Marion Bartoli bt. Serena Williams 6-3, 7-6(6)
After my rather outraged response to Serena "I'm just grateful to be here" Williams' disdain for having to play on Court 2 last week, one might expect that I found this result pretty funny. And I did.
Marion Bartoli reached the final here in 2007 and she certainly seems to be solid enough to repeat that feat in 2011. I was particularly impressed with the way she has achieved such self-mastery, especially with regard to her previously problematic serve. Bartoli now has a strict routine to adhere to, and she's getting great results. The only downside is that her pre-service build up is getting increasingly akin to the episode of Malcolm in the Middle where they go bowling and Hal is on for a perfect game. Should Bartoli be serving for the title on Saturday afternoon, I'd not be surprised if a few extra ticks - a burp, maybe, or getting her left tit out - had crept into the mix.
Andrew Murray bt. Richard Gasquet 7-6(3), 6-3, 6-2
In their previous three meetings - including a famous Murray win at Wimbledon in 2008 - Gasquet had managed to win at least two sets against the British number 1. Today, however, the biggest question mark was whether or not the Duke and Duchess of Cambridge - sat in the Royal Box - would actually talk to one another. The match was a blink-and-you'll-miss-it affair after a close first set. Indeed, I switched over to see the final game and the tie-breaker in the Bartoli-Williams match with Murray about to serve at 5-3 in the second. As soon as that was over, I switched back to find Murray serving for the match at 5-2 in the third. A pulsating display against a very gifted opponent. He even found time to look positively jovial in the post-match interview. Andrew Murray is starting to look like a player who is genuinely not feeling the pressure, rather than just saying he isn't.
Women's seeds and tournament favourites continued to go flying, as if everyone on the WTA tour had unconsciously decided to clear out of the way and let Maria Sharapova - through in straight sets against Shuai Peng on Court 2 - win her second Singles title. World Number 1 (a title conferred to the woman who plays the most matches in a season, rather than on any basis of excellence) Caroline Wozniacki started well but then faded horribly to lose to 24th seed Dominika Cibulkova 1-6, 7-6(5), 7-5. Meanwhile, Venus Williams fell to the same opponent and to the same score as she did 12 months previously at Wimbledon, listlessly succumbing 6-2, 6-3 to Zsvetana Pironkova. Still motoring on in the ladies singles are Petra Kvitova, who will play her fellow 2010 beaten semi-finalist Pironkova in the last eight. For an outside bet, Sabine Lisicki continues her return from serious injury and will now face Bartoli. Meanwhile, the unseeded Austrian Tamira Paszek - who knocked out Francesca Schiavone in round 3 - stands between Belarussian 4th seed Victoria Azarenka and her first ever Grand Slam semi-final berth.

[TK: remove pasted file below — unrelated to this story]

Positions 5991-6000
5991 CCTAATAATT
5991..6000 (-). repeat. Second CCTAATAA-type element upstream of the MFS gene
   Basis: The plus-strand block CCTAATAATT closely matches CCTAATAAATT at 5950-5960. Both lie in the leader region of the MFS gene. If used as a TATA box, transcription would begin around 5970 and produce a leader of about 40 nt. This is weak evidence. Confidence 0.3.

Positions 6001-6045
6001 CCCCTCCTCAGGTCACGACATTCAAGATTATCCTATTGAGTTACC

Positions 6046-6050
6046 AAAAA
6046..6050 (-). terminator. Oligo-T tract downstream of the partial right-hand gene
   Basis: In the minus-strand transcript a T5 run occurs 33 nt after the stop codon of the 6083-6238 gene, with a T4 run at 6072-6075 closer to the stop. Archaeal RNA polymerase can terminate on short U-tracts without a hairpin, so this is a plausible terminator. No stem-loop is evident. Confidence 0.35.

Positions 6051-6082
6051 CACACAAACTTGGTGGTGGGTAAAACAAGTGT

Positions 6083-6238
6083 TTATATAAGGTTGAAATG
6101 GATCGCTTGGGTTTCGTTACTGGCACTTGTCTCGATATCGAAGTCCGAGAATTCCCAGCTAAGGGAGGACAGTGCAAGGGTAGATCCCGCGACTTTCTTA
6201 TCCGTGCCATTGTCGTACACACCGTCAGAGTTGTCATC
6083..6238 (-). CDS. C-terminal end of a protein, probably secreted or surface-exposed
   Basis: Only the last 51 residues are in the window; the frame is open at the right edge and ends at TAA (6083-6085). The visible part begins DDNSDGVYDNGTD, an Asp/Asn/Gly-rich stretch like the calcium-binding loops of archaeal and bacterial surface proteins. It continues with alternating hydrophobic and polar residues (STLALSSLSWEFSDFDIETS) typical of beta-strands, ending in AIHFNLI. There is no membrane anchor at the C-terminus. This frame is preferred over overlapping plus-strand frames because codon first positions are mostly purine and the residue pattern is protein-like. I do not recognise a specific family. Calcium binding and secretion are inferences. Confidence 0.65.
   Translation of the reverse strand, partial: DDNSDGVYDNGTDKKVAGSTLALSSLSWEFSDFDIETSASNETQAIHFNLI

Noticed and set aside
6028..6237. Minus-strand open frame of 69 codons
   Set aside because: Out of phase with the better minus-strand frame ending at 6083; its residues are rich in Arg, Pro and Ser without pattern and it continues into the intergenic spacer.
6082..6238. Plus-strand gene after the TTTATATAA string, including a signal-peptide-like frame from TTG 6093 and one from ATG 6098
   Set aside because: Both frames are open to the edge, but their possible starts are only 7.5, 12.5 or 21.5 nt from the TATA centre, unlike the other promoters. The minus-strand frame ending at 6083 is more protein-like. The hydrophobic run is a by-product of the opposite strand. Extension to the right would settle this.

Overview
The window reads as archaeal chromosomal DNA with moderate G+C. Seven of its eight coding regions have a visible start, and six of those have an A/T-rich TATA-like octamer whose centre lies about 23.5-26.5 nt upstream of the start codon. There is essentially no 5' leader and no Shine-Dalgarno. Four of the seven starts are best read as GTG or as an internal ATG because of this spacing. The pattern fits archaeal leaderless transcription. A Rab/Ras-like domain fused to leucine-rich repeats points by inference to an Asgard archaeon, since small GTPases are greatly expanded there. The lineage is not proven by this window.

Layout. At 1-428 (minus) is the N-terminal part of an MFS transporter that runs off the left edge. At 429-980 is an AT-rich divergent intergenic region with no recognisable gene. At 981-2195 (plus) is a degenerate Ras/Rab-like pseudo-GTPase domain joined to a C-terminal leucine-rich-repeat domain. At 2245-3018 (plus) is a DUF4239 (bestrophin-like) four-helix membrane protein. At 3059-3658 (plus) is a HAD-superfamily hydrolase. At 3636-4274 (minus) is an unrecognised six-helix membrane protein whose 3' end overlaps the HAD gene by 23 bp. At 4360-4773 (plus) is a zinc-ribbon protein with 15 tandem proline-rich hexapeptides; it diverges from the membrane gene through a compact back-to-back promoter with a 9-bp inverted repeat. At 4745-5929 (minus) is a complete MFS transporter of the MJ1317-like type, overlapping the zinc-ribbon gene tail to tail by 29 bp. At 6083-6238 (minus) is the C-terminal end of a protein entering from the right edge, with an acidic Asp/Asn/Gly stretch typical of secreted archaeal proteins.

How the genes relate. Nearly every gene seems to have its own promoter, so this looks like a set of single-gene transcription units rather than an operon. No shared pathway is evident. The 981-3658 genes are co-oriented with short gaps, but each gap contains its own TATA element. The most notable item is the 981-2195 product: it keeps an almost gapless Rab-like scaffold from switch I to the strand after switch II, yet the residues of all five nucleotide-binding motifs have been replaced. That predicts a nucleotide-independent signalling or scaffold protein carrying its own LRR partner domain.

On the gents side, Novak Djokovic made light work of Michael Llodra and will now face Australian number 1 Bernard Tomic, an 18-year old qualifier who is the 4th youngest player - after Becker, Börg and John McEnroe - to make the last eight at Wimbledon. With chaos reigning in the ladies' section, it would still be a brave person who bet against the world's top four ranked male players - Nadal, Djokovic, Federer and Murray - making up the semi-finals as they did a month ago in Paris.